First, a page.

Chinese attendance at Saudi conference doubles as Riyadh courts Beijing

By Pesha Magid

RIYADH (Reuters) – Around 300 Chinese “decision makers” are attending Saudi Arabia’s flagship investment conference this year, organisers said on Thursday, double last year’s attendance as Riyadh deepens its relationship with China despite U.S. concerns.

Only around 15 people have cancelled their attendance of the annual Future Investment Initiative (FII), Richard Attias, CEO of the FII Institute said, as the war in Gaza spurred fears of a wider conflict that could affect the Gulf region.

“All the biggest and most important speakers are insisting on coming,” Attias told reporters.

Wall Street financiers and Western investors have been the stars of the FII gathering since its launch by Crown Prince Mohammed bin Salman in 2017 to promote the kingdom’s economic diversification plans.

But Riyadh’s relationship with Washington frayed under President Joe Biden over several issues, including closer Saudi ties with China. In defiance of its key Western ally, Prince Mohammed invited Chinese President Xi Jinping to visit the kingdom and launched a Chinese-Arab summit.

The new wave of Chinese attendees comes in the wake of that summit, “an echo of the Chinese-Arab summit… There is a momentum,” Attias said.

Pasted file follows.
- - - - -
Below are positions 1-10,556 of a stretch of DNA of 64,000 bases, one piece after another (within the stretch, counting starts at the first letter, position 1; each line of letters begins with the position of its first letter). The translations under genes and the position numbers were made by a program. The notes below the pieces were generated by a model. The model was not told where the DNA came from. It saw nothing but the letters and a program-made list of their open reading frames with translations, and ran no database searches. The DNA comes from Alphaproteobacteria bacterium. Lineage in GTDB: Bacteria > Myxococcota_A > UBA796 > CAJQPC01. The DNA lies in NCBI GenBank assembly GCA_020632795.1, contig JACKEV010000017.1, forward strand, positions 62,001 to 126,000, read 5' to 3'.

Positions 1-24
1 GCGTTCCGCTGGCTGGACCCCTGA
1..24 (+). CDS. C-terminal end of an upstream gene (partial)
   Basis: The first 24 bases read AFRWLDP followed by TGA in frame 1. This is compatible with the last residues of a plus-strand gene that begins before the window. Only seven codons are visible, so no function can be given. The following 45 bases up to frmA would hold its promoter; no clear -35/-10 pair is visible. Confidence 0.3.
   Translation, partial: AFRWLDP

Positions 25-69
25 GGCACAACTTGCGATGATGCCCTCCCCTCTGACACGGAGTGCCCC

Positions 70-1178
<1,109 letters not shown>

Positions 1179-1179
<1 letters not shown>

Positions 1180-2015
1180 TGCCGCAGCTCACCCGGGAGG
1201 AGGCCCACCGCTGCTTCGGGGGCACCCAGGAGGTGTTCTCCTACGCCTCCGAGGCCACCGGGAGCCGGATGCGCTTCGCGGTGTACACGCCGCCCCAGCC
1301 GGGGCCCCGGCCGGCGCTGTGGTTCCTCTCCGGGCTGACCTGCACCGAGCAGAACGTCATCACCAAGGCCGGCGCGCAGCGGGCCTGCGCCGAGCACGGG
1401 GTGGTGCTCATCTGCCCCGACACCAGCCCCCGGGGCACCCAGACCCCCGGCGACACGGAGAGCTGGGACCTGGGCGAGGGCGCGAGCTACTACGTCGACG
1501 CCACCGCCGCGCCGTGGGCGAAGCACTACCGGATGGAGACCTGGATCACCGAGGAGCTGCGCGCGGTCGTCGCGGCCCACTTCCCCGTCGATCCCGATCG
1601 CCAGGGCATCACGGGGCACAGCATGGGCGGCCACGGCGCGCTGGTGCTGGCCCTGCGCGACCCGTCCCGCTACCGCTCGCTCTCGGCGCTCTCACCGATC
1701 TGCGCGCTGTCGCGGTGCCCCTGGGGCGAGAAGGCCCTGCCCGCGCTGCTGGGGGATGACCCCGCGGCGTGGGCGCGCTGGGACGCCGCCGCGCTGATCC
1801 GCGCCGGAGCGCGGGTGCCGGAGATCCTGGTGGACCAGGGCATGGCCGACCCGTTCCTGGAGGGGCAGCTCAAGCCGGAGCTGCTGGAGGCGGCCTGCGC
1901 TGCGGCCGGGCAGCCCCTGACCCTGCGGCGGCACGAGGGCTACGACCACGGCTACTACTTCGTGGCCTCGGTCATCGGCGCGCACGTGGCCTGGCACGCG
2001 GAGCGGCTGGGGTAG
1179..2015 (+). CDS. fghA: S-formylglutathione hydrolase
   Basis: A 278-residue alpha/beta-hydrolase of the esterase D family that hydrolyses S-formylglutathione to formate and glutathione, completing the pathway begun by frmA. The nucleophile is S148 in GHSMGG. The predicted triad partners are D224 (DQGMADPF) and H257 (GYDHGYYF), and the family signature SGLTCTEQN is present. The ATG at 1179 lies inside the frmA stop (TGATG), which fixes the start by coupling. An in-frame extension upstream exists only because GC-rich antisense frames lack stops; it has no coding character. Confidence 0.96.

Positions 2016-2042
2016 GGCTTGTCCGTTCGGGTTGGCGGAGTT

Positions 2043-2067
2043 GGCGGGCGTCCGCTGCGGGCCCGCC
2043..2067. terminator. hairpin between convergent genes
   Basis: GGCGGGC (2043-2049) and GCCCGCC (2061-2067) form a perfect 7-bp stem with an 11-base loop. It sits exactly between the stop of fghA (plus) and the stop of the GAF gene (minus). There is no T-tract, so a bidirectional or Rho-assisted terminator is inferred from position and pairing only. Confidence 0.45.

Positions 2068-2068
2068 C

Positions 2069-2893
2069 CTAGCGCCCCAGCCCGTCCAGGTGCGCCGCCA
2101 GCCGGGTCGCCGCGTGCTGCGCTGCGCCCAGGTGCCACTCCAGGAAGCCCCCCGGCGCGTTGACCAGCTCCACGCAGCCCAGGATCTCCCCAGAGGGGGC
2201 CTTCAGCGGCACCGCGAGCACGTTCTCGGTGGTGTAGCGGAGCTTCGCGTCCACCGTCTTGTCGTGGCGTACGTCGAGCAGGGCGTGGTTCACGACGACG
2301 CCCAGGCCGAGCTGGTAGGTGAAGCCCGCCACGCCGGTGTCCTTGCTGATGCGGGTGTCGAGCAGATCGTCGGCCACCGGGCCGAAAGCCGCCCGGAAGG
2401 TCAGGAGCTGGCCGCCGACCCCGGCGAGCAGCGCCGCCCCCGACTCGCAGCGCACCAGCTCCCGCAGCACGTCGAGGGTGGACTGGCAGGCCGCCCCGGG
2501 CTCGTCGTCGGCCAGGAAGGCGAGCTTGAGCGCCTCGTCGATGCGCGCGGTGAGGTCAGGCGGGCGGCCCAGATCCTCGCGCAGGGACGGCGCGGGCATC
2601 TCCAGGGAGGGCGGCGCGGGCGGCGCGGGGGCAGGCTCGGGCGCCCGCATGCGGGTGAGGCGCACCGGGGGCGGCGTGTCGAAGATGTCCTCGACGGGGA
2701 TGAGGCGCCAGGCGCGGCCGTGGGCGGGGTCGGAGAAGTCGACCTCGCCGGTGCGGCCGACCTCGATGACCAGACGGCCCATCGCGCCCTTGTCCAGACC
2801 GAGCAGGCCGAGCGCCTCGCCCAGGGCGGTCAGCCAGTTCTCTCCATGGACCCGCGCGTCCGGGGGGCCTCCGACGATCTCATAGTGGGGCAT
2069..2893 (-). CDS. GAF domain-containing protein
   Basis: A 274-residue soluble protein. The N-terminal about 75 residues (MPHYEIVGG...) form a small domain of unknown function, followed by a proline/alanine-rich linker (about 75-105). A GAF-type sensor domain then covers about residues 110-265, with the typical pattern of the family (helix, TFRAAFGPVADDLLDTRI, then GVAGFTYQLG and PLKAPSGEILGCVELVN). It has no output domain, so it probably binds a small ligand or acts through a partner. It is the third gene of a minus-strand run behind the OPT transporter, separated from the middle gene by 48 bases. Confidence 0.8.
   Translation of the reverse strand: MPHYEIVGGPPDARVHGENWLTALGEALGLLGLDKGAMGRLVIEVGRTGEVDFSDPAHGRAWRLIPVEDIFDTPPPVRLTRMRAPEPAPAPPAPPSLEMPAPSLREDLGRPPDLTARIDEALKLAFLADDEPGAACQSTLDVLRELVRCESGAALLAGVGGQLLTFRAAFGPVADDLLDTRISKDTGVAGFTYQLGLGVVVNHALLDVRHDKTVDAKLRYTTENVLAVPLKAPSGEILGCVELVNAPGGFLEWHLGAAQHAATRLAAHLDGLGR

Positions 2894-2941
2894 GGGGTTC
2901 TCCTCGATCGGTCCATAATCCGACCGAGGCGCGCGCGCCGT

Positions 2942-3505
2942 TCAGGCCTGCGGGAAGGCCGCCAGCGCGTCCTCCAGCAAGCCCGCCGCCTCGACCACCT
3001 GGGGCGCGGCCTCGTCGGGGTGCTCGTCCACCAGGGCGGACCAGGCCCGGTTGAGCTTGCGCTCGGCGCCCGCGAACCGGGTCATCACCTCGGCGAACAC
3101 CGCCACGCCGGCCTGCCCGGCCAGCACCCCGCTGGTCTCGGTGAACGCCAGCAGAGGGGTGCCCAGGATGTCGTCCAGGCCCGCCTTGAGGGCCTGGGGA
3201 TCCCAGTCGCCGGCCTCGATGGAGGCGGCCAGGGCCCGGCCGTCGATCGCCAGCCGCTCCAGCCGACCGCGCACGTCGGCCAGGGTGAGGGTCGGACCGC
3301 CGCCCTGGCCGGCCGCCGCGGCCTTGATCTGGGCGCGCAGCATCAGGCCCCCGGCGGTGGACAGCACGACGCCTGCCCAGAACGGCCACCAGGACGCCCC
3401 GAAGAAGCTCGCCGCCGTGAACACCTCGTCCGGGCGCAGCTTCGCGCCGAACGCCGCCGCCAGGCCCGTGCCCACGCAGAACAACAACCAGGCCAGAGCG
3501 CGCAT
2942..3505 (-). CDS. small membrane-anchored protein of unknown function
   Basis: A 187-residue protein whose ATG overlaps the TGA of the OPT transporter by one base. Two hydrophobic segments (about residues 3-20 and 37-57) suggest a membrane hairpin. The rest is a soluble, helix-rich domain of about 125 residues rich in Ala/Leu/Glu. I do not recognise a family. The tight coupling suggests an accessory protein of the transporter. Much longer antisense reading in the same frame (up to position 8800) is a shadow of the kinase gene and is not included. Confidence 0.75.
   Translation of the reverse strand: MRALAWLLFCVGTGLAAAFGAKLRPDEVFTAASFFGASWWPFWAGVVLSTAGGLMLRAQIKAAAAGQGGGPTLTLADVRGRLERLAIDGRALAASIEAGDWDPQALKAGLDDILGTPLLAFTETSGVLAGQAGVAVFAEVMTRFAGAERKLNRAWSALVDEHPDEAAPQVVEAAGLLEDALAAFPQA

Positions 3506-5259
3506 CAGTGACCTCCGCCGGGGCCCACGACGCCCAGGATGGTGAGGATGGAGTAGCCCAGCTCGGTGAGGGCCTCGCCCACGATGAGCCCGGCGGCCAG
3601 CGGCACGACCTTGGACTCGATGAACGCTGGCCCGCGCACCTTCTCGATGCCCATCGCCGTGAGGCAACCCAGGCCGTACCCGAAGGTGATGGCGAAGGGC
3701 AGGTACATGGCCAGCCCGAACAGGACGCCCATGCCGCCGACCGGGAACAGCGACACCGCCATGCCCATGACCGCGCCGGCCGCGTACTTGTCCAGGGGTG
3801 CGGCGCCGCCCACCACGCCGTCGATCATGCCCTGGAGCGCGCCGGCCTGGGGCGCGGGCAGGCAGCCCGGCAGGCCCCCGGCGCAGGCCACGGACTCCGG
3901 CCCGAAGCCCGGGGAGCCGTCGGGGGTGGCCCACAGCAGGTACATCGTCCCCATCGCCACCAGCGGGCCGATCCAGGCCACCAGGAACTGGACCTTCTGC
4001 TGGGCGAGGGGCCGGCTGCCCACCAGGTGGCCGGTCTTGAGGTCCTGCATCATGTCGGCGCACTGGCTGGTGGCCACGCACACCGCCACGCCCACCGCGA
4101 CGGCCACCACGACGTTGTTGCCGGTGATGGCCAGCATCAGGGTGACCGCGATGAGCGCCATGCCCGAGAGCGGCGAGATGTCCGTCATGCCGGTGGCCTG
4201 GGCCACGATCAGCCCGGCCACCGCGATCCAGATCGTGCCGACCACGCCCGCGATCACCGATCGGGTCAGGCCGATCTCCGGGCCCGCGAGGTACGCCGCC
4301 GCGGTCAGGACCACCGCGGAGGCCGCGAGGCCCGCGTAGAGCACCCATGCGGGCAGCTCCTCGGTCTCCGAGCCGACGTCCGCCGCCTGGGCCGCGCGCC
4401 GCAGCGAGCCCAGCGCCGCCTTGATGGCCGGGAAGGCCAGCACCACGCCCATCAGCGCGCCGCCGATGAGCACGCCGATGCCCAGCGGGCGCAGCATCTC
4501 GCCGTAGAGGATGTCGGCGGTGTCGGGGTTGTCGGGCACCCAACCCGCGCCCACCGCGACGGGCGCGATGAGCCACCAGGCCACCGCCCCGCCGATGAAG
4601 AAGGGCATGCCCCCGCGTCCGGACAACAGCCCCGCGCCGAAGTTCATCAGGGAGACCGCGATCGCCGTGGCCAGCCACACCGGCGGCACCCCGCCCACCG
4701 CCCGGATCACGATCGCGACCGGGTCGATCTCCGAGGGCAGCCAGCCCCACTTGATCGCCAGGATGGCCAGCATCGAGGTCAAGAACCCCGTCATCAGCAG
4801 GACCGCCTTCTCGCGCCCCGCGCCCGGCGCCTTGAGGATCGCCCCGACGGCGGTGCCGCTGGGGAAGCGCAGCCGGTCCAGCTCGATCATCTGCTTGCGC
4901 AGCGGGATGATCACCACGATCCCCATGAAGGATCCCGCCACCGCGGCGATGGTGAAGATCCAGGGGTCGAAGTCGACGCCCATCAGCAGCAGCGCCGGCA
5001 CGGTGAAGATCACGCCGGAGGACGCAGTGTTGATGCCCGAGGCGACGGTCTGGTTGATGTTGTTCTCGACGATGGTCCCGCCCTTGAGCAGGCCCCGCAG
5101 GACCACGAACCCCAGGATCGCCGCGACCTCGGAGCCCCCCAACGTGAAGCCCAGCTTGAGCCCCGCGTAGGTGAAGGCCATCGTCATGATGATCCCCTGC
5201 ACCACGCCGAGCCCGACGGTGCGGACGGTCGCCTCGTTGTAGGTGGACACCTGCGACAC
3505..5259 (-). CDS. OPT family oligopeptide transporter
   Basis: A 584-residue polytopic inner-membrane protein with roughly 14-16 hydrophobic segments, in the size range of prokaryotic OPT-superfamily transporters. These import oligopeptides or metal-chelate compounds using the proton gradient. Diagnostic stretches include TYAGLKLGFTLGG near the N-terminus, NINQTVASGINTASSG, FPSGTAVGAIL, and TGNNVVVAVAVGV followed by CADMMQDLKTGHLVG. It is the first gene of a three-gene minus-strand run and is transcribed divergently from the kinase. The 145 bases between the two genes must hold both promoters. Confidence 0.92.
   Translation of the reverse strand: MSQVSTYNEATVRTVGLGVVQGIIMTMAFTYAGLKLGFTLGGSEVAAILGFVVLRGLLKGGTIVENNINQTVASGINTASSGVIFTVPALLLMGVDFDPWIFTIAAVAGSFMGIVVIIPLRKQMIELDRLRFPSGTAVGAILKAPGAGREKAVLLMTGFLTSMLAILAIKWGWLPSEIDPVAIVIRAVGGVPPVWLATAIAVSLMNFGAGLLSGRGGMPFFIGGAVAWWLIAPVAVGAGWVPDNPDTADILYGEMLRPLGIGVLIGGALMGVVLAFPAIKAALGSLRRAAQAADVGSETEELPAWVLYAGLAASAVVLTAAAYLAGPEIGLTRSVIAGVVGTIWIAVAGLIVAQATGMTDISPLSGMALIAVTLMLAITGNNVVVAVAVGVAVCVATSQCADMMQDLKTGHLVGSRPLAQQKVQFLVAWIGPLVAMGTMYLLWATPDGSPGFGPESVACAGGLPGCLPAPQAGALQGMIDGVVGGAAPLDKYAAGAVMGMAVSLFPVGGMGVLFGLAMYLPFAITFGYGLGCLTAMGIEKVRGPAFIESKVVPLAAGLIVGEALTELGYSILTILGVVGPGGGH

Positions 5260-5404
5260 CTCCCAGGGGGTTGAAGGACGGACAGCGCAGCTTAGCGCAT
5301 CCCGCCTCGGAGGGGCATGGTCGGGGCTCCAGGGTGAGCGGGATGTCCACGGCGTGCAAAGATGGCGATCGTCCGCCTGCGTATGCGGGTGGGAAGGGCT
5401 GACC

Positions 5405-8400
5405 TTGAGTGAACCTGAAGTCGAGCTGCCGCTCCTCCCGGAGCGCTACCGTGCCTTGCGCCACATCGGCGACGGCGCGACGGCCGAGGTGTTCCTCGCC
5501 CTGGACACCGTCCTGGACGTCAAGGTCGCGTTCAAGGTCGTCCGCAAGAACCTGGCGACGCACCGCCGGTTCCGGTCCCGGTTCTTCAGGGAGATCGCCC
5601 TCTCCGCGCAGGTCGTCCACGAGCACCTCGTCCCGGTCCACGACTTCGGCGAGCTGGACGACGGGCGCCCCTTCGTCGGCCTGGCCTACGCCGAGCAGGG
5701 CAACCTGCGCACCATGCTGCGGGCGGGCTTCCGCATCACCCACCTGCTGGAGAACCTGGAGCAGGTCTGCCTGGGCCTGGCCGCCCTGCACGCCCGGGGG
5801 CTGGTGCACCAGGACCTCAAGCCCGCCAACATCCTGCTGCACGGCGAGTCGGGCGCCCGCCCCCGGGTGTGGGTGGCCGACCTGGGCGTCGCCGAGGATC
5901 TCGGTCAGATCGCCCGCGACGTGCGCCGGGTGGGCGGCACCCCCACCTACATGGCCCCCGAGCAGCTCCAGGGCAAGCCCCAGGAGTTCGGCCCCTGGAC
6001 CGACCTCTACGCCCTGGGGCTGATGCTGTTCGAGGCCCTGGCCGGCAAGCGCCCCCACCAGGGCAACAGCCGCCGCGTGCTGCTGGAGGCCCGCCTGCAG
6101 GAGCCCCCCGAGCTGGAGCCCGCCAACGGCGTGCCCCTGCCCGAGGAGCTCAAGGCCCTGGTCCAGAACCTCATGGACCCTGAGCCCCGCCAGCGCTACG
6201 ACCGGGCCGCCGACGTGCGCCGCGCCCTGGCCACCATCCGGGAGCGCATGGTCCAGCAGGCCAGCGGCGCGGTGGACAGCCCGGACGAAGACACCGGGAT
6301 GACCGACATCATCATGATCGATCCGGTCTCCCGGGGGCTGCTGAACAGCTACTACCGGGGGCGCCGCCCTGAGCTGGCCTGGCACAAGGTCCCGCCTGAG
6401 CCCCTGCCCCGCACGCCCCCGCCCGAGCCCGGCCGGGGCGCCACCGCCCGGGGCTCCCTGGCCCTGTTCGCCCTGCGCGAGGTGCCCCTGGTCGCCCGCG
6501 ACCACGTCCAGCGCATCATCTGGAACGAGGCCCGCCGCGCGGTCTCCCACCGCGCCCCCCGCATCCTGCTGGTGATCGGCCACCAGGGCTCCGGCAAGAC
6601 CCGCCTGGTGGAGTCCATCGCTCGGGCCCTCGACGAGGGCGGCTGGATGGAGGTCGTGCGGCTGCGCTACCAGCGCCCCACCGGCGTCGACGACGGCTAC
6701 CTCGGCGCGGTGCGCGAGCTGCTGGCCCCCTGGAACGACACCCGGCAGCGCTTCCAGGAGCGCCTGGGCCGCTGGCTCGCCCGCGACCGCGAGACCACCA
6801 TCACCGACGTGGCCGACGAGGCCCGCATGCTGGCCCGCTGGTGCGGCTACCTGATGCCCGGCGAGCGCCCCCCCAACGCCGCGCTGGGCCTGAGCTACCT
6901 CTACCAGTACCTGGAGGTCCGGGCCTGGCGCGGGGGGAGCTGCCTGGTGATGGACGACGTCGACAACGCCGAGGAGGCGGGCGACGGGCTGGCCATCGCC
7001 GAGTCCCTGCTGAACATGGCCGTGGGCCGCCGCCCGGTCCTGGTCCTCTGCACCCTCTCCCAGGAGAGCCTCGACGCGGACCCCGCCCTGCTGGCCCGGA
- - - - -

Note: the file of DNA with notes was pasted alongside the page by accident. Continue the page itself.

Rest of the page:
In August, the BRICs group of nations, which includes China, invited Saudi Arabia to become a new member of the bloc.

Big Wall Street executives will still dominate the stages: JP Morgan CEO Jamie Dimon and Citi’s Jane Fraser as well as senior global banking figures with a strong Asia presence like HSBC and Standard Chartered are all on the attendee list.

Korean President Yoon Suk Yeol, Kenyan President William Ruto and Rwandan President Paul Kagame will also attend the conference which is starting on Tuesday, Attias said.

Saudi Arabia is halfway through an ambitious economic transformation plan – Vision 2030 – to wean the economy off oil by creating new industries, generating jobs for citizens, and luring in foreign capital and talent.

But the kingdom has struggled to attract foreign investments to help it finance its mega-plans, leaving the government and its sovereign wealth fund, the PIF, shouldering the bulk of the spending.

As the conflict in Gaza adds uncertainty, Attias said the war and its impact on business will be a major topic in sessions during the conference.

(Reporting by Pesha Magid, editing by Aziz El Yaakoubi and Christina Fincher)